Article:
Tex­tual heal­ing

A new trend in ther­apy is mod­ern, con­ve­nient and af­ford­able. Bonus: you get to sit on your own couch.

Glamour (South Africa) - - Contents - Words by Katherine hob­son

A new take on ther­apy

When Luyanda Vonai, 21, moved from Joburg, SA, and started univer­sity in Cal­i­for­nia, US, she was over­whelmed with stress and anx­i­ety. There was the cul­ture shock, which led to in­creased so­cial anx­i­ety and panic at­tacks, then lone­li­ness and self-doubt. Af­ter six months in her new city, she felt stuck and out of place. “It seemed as if ev­ery­one else at univer­sity was happy and fit­ting in, and I wanted that for my­self, too,” she says. She’d seen a ther­a­pist as a teen but didn’t find it help­ful, and the idea of try­ing again felt daunt­ing. Yet she was in­trigued by Bet­ter­help (free on IOS and An­droid), an app that of­fered a dif­fer­ent kind of coun­selling – via on­line mes­sag­ing. Af­ter be­ing matched with a ther­a­pist, Luyanda started tap­ping out her worries on her lap­top and phone, then wait­ing for a re­sponse (which usu­ally came within 24 hours). “It felt like writ­ing an email to a close friend, yet there was also that sense of pro­fes­sion­al­ism,” she says.

Com­pa­nies like Bet­ter­help and Talkspace (free on IOS and An­droid) are Uberfy­ing psy­chother­apy. They con­nect sub­scribers with li­censed men­tal-health pro­fes­sion­als who have at least a master’s de­gree as well as clin­i­cal ex­pe­ri­ence. Each ther­a­pist has favourite meth­ods, so users may be asked to talk about their dreams, child­hood, be­hav­iour pat­terns, moods or goals. But un­like a tra­di­tional ses­sion, con­ver­sa­tions don’t al­ways take place in real time.

The de­layed re­sponse can be a bonus. “In face-to-face ther­apy, some peo­ple talk just to fill the time,” says Ni­cole Ames­bury, a li­censed men­tal health coun­sel­lor on Talkspace. On­line clients re­spond at their leisure, and Ni­cole says she has more time to for­mu­late her re­sponse. She still tries to ac­com­mo­date clients who need a back-and-forth. In the evening, when one client is tempted to call a ma­nip­u­la­tive boyfriend, Ni­cole en­cour­ages the client to mes­sage her in­stead (typ­i­cal ses­sions on Talkspace can range from R160-R600). Ni­cole ad­mits that con­nect­ing on­line is dif­fer­ent – she can’t ex­press em­pa­thy by just nod­ding her head or look­ing into a pa­tient’s eyes. But she says that through writ­ing, a deep and per­sonal con­nec­tion can be formed be­tween her and her client.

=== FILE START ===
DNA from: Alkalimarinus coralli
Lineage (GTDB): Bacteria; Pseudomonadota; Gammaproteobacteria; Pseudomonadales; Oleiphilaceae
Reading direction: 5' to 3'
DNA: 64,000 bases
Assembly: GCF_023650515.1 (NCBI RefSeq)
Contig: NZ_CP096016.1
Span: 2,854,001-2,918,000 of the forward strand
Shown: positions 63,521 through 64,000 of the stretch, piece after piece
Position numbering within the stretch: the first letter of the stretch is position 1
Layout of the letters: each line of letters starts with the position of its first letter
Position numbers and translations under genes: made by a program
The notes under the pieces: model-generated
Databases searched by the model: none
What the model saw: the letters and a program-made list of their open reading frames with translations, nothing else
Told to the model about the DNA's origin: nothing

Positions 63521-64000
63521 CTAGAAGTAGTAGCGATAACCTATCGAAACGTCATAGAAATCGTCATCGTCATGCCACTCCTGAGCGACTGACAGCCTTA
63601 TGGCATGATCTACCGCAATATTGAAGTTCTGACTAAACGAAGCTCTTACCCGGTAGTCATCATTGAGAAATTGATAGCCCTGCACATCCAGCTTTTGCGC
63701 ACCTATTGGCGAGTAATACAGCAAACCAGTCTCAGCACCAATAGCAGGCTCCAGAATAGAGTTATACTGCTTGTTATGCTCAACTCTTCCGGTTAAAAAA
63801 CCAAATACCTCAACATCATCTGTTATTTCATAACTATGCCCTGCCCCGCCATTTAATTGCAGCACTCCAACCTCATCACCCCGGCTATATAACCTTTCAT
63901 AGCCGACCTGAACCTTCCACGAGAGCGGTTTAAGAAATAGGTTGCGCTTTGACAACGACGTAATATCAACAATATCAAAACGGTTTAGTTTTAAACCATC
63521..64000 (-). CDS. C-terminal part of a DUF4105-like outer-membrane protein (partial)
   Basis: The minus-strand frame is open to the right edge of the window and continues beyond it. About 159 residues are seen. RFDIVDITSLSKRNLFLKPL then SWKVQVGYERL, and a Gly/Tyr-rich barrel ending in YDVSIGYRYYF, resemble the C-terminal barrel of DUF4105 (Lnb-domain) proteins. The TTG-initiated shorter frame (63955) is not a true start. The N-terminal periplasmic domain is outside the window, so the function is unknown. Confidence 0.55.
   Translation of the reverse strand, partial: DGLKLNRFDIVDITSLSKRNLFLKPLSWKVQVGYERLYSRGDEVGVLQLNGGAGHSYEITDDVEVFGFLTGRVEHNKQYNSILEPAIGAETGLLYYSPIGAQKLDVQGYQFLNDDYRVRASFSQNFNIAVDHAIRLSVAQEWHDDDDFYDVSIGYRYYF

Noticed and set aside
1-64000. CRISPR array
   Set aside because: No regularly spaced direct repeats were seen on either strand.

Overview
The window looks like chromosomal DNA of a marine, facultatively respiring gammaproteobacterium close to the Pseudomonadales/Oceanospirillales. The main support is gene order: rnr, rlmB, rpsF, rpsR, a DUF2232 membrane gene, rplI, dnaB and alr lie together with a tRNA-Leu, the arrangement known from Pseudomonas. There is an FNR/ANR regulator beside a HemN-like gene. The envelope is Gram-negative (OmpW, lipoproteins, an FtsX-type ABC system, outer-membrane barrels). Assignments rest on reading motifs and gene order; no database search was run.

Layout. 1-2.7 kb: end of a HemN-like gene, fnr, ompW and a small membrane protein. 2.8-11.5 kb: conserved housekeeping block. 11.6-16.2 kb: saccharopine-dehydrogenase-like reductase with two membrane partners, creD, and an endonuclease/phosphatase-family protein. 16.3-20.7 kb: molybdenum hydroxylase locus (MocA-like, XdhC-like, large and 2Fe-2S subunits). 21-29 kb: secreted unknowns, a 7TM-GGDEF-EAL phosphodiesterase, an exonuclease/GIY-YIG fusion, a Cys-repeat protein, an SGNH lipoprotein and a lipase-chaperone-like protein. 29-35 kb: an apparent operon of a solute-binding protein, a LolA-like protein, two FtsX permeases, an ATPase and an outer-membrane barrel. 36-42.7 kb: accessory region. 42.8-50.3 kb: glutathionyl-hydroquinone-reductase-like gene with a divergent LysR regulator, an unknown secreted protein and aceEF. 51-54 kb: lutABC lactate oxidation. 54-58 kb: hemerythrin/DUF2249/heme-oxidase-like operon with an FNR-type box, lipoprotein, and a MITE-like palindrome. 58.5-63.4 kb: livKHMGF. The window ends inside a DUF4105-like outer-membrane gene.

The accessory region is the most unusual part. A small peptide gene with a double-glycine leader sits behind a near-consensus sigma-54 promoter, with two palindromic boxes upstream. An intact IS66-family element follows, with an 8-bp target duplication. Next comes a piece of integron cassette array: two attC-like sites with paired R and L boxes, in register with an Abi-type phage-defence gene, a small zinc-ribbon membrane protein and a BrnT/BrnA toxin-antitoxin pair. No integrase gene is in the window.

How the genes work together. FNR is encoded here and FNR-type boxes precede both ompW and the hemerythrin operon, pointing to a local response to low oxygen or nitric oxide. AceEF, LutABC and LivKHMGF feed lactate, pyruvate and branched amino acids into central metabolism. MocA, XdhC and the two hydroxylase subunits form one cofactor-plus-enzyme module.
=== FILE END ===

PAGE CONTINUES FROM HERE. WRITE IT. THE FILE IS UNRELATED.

And mes­sag­ing may ac­tu­ally help pa­tients open up. One re­cent study, from The New School for So­cial Re­search, found that peo­ple give more frank an­swers to sen­si­tive ques­tions via in­stant mes­sage than phone in­ter­views – likely be­cause they don’t have to an­swer as im­me­di­ately.

On­line clients might start feel­ing bet­ter as soon as they hit send. Re­search has shown that peo­ple who en­gage in deep and mean­ing­ful writ­ing re­port in­creased well-be­ing and re­duced anx­i­ety. While the writ­ing in these stud­ies was done on pa­per, one might con­clude that the ef­fects of on­line ther­apy would be sim­i­lar.

Men­tal-health ex­perts say that mo­bile ther­apy is promis­ing, but so far un­proven. While there’s been ev­i­dence sup­port­ing video-based ther­apy, the mes­sage-based kind hasn’t been stud­ied as thor­oughly. What’s more, ther­a­pists are trained to use their senses to as­sess clients. In­stant mes­sag­ing or email doesn’t give them a com­plete pic­ture of your men­tal health.

On­line ther­apy may not be a good fit for those who crave ther­apy’s hu­man con­tact (though it can be used as a sup­ple­ment). And nei­ther Talkspace nor Bet­ter­help is in­tended for peo­ple with a men­tal ill­ness like bipo­lar dis­or­der, or who are in cri­sis or want to try an­tide­pres­sants (coun­sel­lors are trained to recog­nise when a client needs a re­fer­ral to a spe­cial­ist or the ER). As in real life, it’s im­por­tant to find a good match; if you’re not happy with your on­line ther­a­pist, you can switch.

Nearly two years since Luyanda ‘met’ her ther­a­pist, she’s ad­justed to her new life. At first, she was mes­sag­ing ev­ery day, then twice a week. Now it’s down to once. Still, she says, “I like know­ing I can mes­sage her any­time some­thing comes up.”

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